Saturday, April 01, 2006

On The Restaurant Biz (Pete Moss Riff)

Look, I know I have to be at work tomorrow at 10 AM, just let me say this stuff first and I'm off to bed. Jeez. I KNOW it's two in the morning, OK?

Got dragged out to a bar tonight after work (where I drank Coca-Cola with a side of sissy) and I ran into some old running buddies. The restaurant business is incestuous: you meet the same people over and over again. I've also noticed that among the members of my brainwashing class, there's a high percentage of cooks and servers. (But not bartenders. Because we're Special.) When we pulled up to the place, the guy at the wheel whooped, "Look! There's Pete Moss!" And sure enough, Pete was sitting in his car breaking down an OxyContin for a quick snort before returning to the drinking hole. We parked beside him and rapped sharply on his window, barking, "Police! Get out with your hands up!"

Of course, like any experienced drug user, he had the perimeter view intact and was not surprised by our arrival. I'd worked with Pete a couple of years ago and I knew he was a consummate professional. Pete is a smiling salesman, quick with a joke and quicker with a dropped fork; someone who keeps his tables clean, his guests bamboozled, and his ticket averages stratospheric: all to support his addiction to opiates.

Pete is never late for work, because he needs the money. He's clean-cut, well-manicured, articulate, intelligent, and friendly. He knows the difference between a burgundy and a bordeaux, and he'll explain it to you in a way that doesn't make you feel like an asshole for asking. Pete will be happy to tell you the specials, and to recommed his favorites off the menu. He spends his mornings scoring pills, his afternoons selling them, and his evenings waiting tables.

Pete's life revolves around procuring and ingesting illicit narcotics, or rather, narcotics that once were someone's legitimate prescription but have been handed around in the great gray market that takes place in parking lots all over America all the time. Pete thinks he's got the game figured out. I think Pete's going down.

I asked him tonight why he didn't just smoke a little reefer, and be happy with that. He sneered at me. Literally, sneered. I can count on one hand the number of times I've been legitamately sneered at. "Grass doesn't cut it, dude. I want a buzz that I can get stuff done on."

Fortunately, the pharmaceutical industry is there to support people like Pete. As long as there are doctors willing to write scrips for people who want to sell drugs, Pete's gonna do fine.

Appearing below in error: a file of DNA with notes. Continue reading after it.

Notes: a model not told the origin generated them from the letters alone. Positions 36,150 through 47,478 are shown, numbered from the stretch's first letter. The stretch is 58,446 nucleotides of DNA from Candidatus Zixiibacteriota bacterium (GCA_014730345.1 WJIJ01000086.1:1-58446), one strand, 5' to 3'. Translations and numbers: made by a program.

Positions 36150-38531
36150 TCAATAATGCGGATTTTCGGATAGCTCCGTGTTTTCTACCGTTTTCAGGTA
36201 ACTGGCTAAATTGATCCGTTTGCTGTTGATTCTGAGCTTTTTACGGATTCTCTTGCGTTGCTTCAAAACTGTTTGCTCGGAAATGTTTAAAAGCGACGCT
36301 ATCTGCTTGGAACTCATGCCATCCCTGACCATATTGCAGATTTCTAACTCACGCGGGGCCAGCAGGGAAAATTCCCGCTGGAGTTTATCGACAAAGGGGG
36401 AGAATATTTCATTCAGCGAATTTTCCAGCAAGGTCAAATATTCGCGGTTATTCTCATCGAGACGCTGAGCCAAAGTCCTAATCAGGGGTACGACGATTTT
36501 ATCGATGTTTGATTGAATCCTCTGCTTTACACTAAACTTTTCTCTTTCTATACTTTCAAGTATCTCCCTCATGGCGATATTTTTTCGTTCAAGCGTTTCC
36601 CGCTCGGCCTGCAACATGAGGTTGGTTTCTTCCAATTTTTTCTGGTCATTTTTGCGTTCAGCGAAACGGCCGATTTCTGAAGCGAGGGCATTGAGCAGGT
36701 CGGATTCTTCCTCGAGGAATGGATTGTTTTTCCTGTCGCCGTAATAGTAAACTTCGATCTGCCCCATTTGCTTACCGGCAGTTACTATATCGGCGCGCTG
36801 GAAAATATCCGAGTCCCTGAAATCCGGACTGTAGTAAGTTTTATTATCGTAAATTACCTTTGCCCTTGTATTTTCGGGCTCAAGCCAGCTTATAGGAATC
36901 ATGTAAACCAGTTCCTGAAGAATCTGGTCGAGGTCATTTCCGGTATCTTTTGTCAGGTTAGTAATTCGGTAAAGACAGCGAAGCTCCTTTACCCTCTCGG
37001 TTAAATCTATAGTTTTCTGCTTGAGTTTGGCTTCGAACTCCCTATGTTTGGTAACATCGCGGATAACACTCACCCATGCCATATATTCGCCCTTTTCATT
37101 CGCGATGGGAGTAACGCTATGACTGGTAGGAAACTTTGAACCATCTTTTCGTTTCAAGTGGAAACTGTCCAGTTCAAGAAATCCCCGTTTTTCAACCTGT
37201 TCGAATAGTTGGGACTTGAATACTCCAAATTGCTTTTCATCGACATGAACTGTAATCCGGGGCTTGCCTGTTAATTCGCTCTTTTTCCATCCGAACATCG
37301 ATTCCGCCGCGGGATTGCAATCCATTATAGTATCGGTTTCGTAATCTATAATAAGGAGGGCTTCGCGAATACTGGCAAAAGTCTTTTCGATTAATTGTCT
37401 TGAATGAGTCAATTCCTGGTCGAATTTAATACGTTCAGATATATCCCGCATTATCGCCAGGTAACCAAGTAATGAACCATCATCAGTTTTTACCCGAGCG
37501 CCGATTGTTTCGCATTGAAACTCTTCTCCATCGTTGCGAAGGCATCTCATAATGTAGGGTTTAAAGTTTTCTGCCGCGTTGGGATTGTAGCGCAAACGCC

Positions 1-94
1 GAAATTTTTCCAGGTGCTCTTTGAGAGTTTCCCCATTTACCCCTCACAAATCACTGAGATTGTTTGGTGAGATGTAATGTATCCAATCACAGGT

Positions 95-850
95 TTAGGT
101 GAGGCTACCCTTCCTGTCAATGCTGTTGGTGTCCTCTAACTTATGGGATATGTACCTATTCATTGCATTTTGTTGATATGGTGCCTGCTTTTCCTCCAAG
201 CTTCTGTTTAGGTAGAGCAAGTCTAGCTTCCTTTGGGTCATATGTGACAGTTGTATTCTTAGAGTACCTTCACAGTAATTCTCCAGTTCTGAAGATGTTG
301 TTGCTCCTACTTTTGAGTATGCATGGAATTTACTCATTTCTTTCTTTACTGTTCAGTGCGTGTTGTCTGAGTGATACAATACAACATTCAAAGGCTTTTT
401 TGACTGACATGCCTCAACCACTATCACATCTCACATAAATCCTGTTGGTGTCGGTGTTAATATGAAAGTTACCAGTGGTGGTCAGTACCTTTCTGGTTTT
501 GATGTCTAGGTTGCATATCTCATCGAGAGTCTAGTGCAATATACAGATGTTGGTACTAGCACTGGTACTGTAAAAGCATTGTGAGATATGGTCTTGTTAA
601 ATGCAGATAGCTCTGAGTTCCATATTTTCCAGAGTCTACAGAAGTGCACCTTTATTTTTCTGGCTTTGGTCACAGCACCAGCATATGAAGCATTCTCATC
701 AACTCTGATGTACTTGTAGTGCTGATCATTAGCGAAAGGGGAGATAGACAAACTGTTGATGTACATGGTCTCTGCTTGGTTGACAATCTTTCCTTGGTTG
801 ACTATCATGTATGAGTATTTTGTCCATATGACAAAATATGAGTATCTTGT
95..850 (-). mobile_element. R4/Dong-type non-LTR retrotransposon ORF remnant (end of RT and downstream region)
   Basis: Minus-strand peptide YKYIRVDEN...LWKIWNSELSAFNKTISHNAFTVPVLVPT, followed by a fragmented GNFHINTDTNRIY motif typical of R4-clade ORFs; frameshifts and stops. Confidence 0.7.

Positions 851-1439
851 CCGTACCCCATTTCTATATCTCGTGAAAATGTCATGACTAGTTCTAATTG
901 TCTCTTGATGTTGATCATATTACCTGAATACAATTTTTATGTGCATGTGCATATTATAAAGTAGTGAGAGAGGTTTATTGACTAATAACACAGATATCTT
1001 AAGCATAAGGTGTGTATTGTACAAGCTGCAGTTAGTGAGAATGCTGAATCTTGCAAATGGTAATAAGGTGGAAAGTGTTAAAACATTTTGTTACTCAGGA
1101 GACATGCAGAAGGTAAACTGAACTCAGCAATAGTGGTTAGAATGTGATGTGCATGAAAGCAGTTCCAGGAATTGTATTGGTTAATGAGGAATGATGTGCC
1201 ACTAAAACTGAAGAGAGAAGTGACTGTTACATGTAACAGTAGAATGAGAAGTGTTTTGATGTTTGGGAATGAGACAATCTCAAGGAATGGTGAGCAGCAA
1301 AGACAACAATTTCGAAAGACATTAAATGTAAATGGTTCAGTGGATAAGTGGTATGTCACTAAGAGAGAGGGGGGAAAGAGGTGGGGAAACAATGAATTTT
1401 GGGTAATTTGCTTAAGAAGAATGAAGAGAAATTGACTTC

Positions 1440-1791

And I'm still paying smoking a joint.


Loretta Nall said...

Your description of Mr. Moss brings up an interesting question.

If he is able to maintian his lifestyle, pay his bills, hold down a steady job (and do well st it by your account), and is also punctual, clean-cut, well-manicured, articulate, intelligent, and friendly then what exactly is the problem with his drug use aside from it being illegal?

I personally don't care ofor opiates because they turn me into a drooling zombie and make me sick to my stomach and itchy. I don' care for alcohol either because it renders me out of control quikly and I don't like having to ask anyone "Hey...did I do anything embarassing last night?"

But if someone is able to use a substance....any substance...and carry on a normal life then what is the problem?

True, opiates are addictive and can kill you but so can many other things.

I'm of the strong opinion that all drugs should be legal and regulated. That would solve most of the crime related to their distribution and use as well as cut down on the pread of disease and save lives from overdose by lifting the stigma attached to drug use, drug abuse and drug addiction.

People should not be harassed, arrested or charged by police for simply ingesting or possesing a substance but only when they harm someone whether they are high at the time or not.

Just my .02

Bitter Old Punk said...

I agree with you, Loretta. My point, which I didn't make very well because I was writing fuzzily at two in the morning, is that Pete spends most of his time feeding his jones, an incovenient and highly illegal process that involves lots of driving around, wheeling and dealing, cell phone calls, missed connections, and the other frustrations and vagaries that come with being a rinky-dink drug dealer. It would be much better for Pete and for the rest of us if he could just go to the Stop-And-Rob and buy a 10-pack of diamorphine and be done with it. Then he wouldn't be out driving around at three in the morning looking to score pills after slamming back multiple drinks.